The idea that America’s expanding waistline warns of a permanent obesity epidemic has prompted New York Mayor Michael Bloomberg to propose a ban on the sale of sugary drinks larger than 16 ounces at restaurants, movie theaters and street carts. Much like New York’s smoking ban, initially derided and later copied around the world, Bloomberg is hoping to send a message.
The ban could not have come at a worse time for the beverage industry, as soda consumption has already witnessed a sharp decline over the last ten years. Meanwhile, the industry has had to grapple with a steady stream of negative messages in the media signaling that sugary beverages are a key driver of the obesity crisis, thus contributing to rising health care costs. This presents a serious risk for Coke and Pepsi’s businesses, which rely heavily on their flagship brands.
Coca-Cola was quick to engage its public relations machine to reframe the debate, highlighting that over the last decade, while obesity was rising, caloric intake from carbonated beverages was slumping, a sentiment that found placement in some prominent media outlets. What’s more, the industry’s messaging was shepherded by critics who assailed the proposal as a “nanny state” overreach of government power.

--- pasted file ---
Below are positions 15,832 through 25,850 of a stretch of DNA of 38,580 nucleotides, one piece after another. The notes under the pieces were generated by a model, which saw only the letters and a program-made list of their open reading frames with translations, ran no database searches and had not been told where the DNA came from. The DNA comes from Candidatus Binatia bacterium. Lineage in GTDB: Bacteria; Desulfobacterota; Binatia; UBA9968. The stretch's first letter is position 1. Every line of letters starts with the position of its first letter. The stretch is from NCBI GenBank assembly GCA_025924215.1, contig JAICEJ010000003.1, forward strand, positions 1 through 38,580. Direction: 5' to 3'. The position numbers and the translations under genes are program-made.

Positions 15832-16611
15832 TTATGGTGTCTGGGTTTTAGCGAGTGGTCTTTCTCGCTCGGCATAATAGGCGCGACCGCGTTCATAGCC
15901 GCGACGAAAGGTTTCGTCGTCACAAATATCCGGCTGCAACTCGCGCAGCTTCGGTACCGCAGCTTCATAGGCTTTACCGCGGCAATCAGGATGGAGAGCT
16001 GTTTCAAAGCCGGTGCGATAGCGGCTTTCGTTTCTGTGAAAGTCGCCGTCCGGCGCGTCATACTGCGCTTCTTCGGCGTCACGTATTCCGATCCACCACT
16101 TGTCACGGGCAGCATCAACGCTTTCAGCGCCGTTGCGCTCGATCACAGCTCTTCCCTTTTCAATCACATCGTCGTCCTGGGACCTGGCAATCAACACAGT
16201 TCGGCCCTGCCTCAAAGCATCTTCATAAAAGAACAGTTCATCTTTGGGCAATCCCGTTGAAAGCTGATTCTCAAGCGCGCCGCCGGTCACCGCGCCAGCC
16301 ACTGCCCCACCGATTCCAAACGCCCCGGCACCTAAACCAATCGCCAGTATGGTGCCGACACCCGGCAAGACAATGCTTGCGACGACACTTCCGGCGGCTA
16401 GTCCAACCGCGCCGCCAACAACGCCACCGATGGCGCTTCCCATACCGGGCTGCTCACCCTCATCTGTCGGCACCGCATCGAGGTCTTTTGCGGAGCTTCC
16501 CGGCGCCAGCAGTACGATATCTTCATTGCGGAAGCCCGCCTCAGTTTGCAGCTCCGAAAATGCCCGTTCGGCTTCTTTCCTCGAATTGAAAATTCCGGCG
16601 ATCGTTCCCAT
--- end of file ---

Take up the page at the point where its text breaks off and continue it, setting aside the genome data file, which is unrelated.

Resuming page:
Yet, despite Coca-Cola and PepsiCo’s PR strategy, the beverage industry was shouted down by the media and public health experts sympathetic to the notion of a large-soda ban, much like they rally behind taxes on soda. Further, legal analysts ventured that drink makers face an uphill battle in the courts if they mount a legal challenge to obstruct the initiative.
While the media are decidedly behind the ban, that sentiment may not be shared by the audience. During an interview with Mayor Bloomberg on NBC’s “Today” show, anchor Matt Lauer revealed an online poll that found 83% of respondents concluded that the ban would not solve the obesity problem.
Nevertheless, the beverage behemoths will likely have to operate in a media environment that blames sugary sodas for the U.S.’s rising obesity rates.
For more background, read The Wall Street Journal Story, “Sugar Ban Stirs Up New York”